Although the M50d shares the same 2993cc six-cylinder diesel engine as the X5 30d and 40d, it has not one, not two, but three turbochargers hooked up to it. Power output is 280kW, torque is rated at 740Nm and its zero to 100km/h time is 5.3 seconds but combined fuel consumption is quoted at 6.7l/100km.

As one of my learned colleagues said in his review recently, its an absolute hot rod on the road.

The M50d not only accelerates off the line in a most un-diesel manner, it even manages to sound aggressive, and not at all tractor like. If the young fellow in a Japanese sports sedan who tried to outgun me on the approach to the North Western motorway onramp knew he’d been bested by a diesel, I think he might have swallowed more than just his pride.

You can choose your preferred driving experience control programme in the M50d. Feel like being frugal, well the ECO-PRO mode is definitely for you. Comfort mode is great for inner city commuting, Sport livens things up, and Sport + reduces electronic intervention if you feel the need for a bit of fun on a winding back country road.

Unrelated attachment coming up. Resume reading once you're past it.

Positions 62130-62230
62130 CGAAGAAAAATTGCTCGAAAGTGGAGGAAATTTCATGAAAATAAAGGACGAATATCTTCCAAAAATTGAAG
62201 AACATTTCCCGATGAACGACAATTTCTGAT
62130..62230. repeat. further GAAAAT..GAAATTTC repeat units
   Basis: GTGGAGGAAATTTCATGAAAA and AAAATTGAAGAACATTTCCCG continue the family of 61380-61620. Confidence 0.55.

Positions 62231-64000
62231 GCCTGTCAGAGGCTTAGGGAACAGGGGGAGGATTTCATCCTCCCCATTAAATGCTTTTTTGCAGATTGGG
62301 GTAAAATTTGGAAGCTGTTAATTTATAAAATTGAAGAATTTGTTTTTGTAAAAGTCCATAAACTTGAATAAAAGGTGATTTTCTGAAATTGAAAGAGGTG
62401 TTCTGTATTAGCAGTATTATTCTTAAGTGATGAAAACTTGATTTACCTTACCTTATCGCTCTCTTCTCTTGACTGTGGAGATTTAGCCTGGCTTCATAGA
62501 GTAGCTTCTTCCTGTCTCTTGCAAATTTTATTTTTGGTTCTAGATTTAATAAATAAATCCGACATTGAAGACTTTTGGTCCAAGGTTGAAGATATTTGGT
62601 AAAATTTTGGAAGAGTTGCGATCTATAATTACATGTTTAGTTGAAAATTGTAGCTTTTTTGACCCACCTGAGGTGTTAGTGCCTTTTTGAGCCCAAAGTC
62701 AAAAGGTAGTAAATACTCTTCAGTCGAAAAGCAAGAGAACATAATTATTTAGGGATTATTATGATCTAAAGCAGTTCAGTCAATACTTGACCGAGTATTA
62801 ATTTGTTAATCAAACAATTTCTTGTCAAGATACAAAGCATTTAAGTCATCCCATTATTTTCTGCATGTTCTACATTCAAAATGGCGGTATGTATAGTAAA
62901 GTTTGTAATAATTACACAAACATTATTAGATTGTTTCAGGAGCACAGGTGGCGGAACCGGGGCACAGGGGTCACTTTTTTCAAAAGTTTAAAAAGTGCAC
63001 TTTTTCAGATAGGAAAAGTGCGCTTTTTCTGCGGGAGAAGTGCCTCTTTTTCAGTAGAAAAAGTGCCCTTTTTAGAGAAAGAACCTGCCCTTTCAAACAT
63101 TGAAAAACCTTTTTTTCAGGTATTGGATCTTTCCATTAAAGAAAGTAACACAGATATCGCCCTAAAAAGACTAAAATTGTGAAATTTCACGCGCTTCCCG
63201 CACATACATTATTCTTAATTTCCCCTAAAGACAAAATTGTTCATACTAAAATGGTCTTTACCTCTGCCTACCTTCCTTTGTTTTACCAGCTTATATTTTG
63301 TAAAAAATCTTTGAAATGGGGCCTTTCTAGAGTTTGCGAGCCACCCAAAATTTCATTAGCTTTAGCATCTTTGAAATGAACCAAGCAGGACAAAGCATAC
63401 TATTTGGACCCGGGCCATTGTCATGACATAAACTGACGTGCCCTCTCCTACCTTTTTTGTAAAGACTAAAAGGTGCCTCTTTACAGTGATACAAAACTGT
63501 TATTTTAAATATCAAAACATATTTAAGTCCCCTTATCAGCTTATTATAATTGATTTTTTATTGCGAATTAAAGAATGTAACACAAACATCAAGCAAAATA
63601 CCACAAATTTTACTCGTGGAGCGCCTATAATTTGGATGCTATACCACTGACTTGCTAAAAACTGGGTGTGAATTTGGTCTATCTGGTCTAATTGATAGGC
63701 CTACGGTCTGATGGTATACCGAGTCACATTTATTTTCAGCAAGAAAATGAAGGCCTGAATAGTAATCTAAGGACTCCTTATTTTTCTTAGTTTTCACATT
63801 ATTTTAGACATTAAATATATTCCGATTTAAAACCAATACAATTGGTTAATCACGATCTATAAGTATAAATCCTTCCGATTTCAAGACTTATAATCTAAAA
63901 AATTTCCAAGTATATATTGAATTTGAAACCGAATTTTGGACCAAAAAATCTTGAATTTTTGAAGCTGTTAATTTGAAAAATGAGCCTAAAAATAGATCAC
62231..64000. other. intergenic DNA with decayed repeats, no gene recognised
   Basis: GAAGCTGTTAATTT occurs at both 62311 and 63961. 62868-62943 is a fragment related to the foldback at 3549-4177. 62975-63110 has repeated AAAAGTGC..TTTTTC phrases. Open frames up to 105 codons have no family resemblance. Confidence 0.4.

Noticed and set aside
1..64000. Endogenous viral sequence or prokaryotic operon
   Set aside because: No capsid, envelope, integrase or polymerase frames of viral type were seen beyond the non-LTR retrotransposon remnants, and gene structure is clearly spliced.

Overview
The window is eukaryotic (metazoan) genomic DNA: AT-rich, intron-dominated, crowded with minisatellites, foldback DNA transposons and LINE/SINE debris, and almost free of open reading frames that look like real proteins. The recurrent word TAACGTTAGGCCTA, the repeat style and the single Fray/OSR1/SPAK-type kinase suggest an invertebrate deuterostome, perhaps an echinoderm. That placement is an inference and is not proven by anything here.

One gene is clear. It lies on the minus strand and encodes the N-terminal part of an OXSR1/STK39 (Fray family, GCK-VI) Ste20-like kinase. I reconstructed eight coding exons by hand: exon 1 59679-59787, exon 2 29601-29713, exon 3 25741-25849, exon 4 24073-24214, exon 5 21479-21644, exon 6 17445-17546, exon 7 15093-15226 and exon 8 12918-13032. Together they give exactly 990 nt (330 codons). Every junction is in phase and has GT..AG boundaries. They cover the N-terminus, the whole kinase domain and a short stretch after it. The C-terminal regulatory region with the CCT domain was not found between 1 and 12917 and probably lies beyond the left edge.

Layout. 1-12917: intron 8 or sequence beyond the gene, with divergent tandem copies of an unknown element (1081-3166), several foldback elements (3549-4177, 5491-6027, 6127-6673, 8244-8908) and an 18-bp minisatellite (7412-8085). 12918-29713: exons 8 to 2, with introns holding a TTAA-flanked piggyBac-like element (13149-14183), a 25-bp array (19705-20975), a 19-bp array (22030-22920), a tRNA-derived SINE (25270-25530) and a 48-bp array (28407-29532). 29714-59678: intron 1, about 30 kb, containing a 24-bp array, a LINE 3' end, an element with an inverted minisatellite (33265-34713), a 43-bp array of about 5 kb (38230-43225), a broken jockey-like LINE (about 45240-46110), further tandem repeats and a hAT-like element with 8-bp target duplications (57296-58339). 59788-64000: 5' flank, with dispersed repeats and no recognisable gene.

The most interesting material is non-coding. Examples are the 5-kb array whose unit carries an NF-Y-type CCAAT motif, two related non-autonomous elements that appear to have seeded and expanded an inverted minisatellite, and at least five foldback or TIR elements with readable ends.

It’s quite impressive that a vehicle as big and bulky as the M50d can accelerate and handle as well as a 2-litre hot hatchback in the urban environment – yet it is also competent getting a little bit off-road as well.

DSC_0065While the M50d is not a tough truck with a low ratio gearbox, the hill descent control system will allow you tackle hills and grassy paddocks, in reverse as well as forward gears. It is also remarkably competent on our local dirt and metal sealed rural roads.

The shame of it is that most buyers will most likely never explore the soft-road abilities of the M50d, they tend to buy such vehicles to take the family on holiday, tow a boat, jetski, caravan, or horse float.

Or some simply buy it because they can and it makes a statement, and fair enough too.

And then there is me, who used the M50d as a station wagon to cart gear and equipment for the Rugby team I manage. It was impressive how the M50d swallowed two enormous tackle bags, two smaller crash pads, a huge bag of rugby balls, and a crate full of water bottles.

Parking the beast isn’t hugely problematic thanks to that very clever 360 surround camera system installed by BMW, the Head Up Display not only gives you a read out of the speed, it will also provide turn by turn instruction if you are using the satellite navigation system.